Citizen Empowerment in Service Delivery

Date: June 2014
Type: Papers and Briefs
Subject:
Series: Economics Working Papers
ISSN: 1655-5252 (print)
Author: Babajanian, Babken

Description

This paper examines different approaches for promoting empowerment and discusses conditions required for effective empowerment. It focuses on three empowerment models, including grievance redress, participatory performance monitoring, and community-driven development. There are three sets of factors that affect people’s ability to influence service delivery: institutional properties of empowerment models, citizen participation, and responses of service providers and public officials.

Evidence suggests that all three models can enhance people’s capacity to engage with service providers and government agencies, articulate their needs, and demand better service quality and accountability. Yet, these models are based on distinct institutional arrangements that account for the variation in their empowerment and service delivery outcomes.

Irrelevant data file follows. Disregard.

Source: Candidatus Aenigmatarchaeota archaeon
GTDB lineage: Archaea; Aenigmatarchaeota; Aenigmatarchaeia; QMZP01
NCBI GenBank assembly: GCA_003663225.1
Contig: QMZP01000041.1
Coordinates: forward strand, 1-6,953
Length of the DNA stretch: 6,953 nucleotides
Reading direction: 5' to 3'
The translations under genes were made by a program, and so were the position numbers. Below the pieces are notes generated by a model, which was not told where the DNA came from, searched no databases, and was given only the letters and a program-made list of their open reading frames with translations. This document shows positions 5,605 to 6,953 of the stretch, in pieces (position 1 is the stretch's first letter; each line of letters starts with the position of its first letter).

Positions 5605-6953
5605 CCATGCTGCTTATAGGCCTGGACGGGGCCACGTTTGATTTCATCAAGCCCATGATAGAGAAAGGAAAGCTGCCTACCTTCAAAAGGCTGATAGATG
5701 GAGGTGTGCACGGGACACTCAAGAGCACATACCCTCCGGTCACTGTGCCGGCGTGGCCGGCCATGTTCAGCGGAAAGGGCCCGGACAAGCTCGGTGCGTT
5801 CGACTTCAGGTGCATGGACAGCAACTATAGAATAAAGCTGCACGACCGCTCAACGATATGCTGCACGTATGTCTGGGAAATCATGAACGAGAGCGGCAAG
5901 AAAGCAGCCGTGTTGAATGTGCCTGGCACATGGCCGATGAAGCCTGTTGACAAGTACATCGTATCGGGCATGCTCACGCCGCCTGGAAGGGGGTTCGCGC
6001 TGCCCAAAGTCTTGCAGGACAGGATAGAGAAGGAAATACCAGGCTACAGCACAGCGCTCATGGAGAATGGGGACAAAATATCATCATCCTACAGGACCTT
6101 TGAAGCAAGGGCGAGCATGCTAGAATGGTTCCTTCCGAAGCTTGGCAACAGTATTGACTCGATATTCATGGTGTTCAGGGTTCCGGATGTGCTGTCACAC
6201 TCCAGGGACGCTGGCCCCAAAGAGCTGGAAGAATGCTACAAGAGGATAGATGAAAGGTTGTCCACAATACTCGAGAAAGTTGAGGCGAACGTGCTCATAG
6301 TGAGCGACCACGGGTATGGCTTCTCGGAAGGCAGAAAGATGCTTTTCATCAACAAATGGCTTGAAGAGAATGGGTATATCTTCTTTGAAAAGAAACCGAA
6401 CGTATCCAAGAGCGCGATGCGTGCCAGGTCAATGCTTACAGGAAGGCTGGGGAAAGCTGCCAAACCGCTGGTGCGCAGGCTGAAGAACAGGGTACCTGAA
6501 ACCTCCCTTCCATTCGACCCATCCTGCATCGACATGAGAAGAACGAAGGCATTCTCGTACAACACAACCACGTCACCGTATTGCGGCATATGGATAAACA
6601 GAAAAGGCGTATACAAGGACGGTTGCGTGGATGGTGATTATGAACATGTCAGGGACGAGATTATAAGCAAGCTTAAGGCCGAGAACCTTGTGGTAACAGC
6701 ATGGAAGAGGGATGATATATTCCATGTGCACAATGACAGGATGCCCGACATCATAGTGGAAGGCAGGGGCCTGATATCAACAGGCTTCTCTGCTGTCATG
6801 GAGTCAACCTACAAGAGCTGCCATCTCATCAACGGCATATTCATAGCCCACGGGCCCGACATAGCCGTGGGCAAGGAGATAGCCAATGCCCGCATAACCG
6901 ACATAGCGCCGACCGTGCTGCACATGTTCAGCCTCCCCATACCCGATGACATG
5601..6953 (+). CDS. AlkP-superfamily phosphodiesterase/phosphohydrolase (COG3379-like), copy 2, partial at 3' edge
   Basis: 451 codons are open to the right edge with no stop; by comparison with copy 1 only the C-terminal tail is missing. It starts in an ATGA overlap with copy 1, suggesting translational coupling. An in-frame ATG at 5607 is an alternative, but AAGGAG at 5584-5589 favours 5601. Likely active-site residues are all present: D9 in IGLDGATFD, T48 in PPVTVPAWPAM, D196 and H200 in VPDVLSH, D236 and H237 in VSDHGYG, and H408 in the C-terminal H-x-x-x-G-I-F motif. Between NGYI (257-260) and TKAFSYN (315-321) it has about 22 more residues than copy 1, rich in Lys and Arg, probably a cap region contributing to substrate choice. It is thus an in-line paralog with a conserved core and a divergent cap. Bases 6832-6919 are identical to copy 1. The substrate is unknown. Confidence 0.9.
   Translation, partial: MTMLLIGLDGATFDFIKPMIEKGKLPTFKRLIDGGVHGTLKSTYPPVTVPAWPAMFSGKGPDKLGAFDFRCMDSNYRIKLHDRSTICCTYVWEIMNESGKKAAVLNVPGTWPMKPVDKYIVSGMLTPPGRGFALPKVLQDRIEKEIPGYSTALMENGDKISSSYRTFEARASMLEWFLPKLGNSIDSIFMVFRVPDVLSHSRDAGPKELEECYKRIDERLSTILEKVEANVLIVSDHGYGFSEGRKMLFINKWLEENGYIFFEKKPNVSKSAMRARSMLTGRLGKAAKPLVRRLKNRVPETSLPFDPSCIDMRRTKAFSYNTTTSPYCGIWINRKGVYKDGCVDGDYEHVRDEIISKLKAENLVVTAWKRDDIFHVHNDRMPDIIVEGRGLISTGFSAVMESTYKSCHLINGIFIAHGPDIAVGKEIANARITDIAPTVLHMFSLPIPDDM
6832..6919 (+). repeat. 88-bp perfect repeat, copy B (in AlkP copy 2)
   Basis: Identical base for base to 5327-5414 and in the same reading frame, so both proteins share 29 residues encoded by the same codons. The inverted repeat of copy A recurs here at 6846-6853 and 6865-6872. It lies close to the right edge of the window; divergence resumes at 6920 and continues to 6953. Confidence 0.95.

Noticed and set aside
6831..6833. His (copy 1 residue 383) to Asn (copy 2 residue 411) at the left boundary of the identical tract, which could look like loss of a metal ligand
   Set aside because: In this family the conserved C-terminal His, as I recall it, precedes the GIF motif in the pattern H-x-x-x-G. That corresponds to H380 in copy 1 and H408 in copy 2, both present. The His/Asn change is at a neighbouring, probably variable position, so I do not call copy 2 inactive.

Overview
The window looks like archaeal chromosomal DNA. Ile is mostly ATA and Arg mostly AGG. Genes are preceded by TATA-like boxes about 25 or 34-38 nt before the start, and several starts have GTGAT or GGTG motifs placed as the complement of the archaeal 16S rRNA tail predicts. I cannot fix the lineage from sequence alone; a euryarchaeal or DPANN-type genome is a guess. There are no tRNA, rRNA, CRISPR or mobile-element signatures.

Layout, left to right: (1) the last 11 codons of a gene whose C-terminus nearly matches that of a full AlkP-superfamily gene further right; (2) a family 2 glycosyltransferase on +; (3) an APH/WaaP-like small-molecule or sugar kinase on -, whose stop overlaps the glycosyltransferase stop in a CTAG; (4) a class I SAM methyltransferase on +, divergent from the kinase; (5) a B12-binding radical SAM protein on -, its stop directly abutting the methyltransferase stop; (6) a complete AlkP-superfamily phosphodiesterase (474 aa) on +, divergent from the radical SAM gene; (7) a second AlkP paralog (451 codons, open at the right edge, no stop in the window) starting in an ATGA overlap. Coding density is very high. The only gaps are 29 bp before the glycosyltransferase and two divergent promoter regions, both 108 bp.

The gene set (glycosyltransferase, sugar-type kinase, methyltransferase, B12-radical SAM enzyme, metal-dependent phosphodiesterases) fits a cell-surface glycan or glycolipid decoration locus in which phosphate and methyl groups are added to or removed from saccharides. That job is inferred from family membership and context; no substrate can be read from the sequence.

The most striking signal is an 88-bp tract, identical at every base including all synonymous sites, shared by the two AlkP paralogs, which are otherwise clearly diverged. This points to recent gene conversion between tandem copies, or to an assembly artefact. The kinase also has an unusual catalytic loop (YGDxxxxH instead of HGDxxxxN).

Citizen empowerment in service delivery necessitates the need to enhance people’s ability and willingness to participate and express their voice. It also requires commitment of service providers and government agencies to facilitate fair and effective redress. To address these conditions, policy makers need to ensure careful design and effective outreach as well as support broader policies to allow opportunities for citizen participation, enforce the rule of law, and ensure inclusive access to services.

Contents

  • Abstract
  • Main Objectives and Contribution
  • Structure of the Paper
  • Empowerment in Service Delivery
  • What are the Benefits of Citizen Participation?
  • Service Entitlements: Rights-based and Program-based Services
  • Grievance Redress Mechanisms
  • Participatory Performance Monitoring
  • Community-Driven Development
  • Policy Lessons for Supporting Citizen Empowerment
  • References